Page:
The story of Powder Mills Park begins around 1850 when Daniel C. Rand arrived in this area from Middletown, Connecticut, where he was working for a manufacturer of blasting powder. The methods of making blasting powder, which is simply a coarse version of gunpowder, had been known for hundreds of years. The manufacturing process involved the grinding and mixing of three key ingredients: saltpeter (potasium nitrate), sulfur, and charcoal. To be an effective explosive, the ingredients had to be ground to an extremely fine consistency. Just as the force of falling water was harnessed for the work of grinding wheat to make flour, so waterpower was used to turn the great stones and other grinding machines used to pulverize the ingredients of blasting powder. But it was a dangerous job. While in Connecticut, Rand witnessed several accidents at powder mills, and his attention was drawn to the Rochester area by news of explosions that destroyed some powder mills on Allen's Creek. Rand was convinced he could build a safe powder mill, and came to this area to prove it. He chose what was then a small valley of virgin forest through which ran Irondequoit Creek. The spot seemed ideal since it was far enough from any settlement to lessen the risk from explosions, but still close to the Erie Canal, which provided cheap transportation
to the booming coal industry, which was the chief consumer of blasting powder. In 1852, Rand opened his mill in partnership with Mortimer Wadhams and called it the Rand and Wadhams Powder Company. It was, at the time, a model powder mill. Irondequoit Creek was dammed to create a pond and a mill race to power the grinding machines. The various steps in the manufacturing process were given separate buildings that were separated so an explosion in one would not send the whole business up in flames. Rand sought to eliminate all sparks due to metal touching metal. The buildings were connected by narrow gauge railroad with wood rails on which rode small cars with wood wheels. And employees were not allowed to have any metal in the clothing or on their person while working. Many wore felt-soled slippers because their regular boots were made with nails in them. To lessen the chance of fires or tampering, Rand kept his property off limits to all hunting, fishing, and camping. This created an air of mystery about the area that lingered long after the mills were gone. But Rand's methods worked. In the 58 years of the mill's operation, there were several small explosions and two injuries, but no cataclysmic explosions and no deaths. Rand bought saltpeter and sulfur, but made his own charcoal out of willow trees that grew abundantly in the valley.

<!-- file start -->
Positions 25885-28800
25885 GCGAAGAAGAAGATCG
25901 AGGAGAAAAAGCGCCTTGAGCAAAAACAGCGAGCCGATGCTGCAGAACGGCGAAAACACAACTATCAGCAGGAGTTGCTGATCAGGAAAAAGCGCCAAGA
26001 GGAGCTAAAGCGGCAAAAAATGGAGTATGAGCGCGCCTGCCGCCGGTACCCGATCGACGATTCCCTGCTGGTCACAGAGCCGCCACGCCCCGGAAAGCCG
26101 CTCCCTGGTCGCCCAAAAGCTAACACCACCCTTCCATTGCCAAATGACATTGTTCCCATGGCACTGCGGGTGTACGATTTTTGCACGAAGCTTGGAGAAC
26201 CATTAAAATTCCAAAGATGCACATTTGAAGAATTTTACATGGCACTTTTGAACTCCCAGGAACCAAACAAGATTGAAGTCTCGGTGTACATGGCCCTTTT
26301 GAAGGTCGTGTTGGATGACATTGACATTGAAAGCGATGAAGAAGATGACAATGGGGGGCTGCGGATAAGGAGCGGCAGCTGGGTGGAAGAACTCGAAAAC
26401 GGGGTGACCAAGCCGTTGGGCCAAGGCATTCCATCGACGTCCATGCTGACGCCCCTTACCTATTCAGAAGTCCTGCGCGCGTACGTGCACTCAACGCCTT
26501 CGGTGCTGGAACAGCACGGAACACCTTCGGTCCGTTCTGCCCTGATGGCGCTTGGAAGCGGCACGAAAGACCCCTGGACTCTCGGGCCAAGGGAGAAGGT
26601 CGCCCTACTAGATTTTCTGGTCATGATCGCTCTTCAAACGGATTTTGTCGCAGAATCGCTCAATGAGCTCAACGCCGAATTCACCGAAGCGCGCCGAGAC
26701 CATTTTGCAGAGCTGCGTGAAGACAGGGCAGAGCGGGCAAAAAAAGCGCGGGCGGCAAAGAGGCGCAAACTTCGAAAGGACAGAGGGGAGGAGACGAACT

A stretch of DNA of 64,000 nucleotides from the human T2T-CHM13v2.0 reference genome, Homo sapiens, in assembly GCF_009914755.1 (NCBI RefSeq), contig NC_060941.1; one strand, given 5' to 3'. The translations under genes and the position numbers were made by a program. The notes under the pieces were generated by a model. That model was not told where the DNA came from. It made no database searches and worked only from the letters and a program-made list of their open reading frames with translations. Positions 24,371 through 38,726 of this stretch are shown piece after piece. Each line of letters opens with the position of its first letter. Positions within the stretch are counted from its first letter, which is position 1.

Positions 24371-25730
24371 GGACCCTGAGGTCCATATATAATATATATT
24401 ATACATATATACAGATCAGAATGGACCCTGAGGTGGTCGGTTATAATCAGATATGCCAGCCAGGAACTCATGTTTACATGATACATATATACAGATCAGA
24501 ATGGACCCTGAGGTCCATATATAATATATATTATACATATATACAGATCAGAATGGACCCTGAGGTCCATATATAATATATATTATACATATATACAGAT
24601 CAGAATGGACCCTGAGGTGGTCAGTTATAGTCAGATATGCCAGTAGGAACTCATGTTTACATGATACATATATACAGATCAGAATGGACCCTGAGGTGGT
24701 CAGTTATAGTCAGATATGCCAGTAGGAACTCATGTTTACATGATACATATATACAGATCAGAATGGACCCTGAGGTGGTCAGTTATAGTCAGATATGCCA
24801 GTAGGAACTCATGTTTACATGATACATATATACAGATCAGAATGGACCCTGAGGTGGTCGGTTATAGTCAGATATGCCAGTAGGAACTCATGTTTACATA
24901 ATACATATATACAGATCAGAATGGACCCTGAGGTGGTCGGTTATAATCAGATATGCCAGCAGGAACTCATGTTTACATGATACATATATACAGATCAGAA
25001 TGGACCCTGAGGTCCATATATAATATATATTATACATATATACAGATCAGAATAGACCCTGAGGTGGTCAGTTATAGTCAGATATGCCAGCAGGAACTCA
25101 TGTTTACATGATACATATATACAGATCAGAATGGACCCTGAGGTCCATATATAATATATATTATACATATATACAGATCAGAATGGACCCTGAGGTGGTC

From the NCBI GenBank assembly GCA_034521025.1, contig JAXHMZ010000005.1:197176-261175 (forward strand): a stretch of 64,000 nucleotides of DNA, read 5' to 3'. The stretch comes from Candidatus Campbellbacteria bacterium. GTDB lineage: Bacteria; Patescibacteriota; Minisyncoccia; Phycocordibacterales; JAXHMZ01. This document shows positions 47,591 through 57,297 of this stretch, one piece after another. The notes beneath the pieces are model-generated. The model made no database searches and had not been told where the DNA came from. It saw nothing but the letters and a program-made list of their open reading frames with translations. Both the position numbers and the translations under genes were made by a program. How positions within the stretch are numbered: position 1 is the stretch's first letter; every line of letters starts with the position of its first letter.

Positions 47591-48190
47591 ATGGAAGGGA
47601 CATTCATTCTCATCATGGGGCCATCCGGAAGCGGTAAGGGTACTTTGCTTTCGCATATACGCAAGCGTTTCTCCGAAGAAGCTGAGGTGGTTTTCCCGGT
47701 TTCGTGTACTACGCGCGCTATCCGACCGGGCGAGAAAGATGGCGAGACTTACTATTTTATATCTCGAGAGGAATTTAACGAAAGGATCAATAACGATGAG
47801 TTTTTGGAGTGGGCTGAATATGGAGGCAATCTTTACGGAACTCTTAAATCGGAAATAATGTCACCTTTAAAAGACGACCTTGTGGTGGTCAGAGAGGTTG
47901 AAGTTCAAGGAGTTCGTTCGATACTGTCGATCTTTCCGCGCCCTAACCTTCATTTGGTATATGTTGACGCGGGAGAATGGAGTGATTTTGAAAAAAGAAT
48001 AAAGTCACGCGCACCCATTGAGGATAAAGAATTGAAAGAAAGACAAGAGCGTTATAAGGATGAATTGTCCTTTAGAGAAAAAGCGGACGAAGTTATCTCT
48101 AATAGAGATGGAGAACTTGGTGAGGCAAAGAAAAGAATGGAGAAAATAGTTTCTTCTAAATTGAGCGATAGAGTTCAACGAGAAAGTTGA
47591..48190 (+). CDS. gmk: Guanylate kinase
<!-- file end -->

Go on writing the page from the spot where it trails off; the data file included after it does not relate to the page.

Over the years, Rand planted hundreds of new willows to replace those he cut. The willow was burned very slowly in large kilns to produce the charcoal. The charcoal and sulfur were ground together, with the saltpeter being ground separately. After both had been reduced to a coarse grain, they were combined and ground together for several hours. They were then formed into large cakes under 3000 to 4000 pounds of pressure. The cakes, in turn, were re-ground with graphite, which made the powder flow better. The powder was then sieved to different grades and packed in 25 pound kegs, with the finest grades being the most powerful. Rand died in 1883, and his partner Wadhams died three years later. Rand had married one of Wadham's daughters, Stella, and had a large family. Two of Rand's sons, Mortimer and Samuel, continued the mill's operation until 1910 under the name of the D.C. Rand Powder Company. The brothers quit the business in 1910 and moved to Uniontown, Pennsylvania, to set up another mill closer to the coal mines that consumed the powder. The property was left vacant and the buildings of the mill, including the large Rand homestead, slowly decayed. The 290-acre property was bought in 1929 by the Monroe County Park Commission, the fifth of six large recreational areas planned by that body at the time of its organization in 1926. (More property has been bought, bringing the total park acreage to 380 acres.) The old mill buildings and the Rand homestead were razed, and the recreational areas existing today were created. The air of mystery and intrigue has left the Powder Mills area, but the natural beauty and sense of peaceful seclusion that Rand so valued remains."Rochester Powder Mills, Rand & Co., PO. Pittsford, Monroe Co., N.Y." Reproduction of a lithograph made for the mill owners in 1877. Layout of Rand and Wadhams Powder Company 1. woodshed; 2. charcoal kiln; 3. soda house; 4. dry-pan on bank of mill-race; 5. grinding mill; 6. mixer (present site of Wadhams Lodge); 7. press (present site of water wheel)* You are here; 8. coining mill; 9. glazer and packer; 10. keg storehouse; 11. dip houses (present site of Fish Hatchery); 12. workshop; 13. Rand homestead; 14. tenant house; 15. mill pond and head-race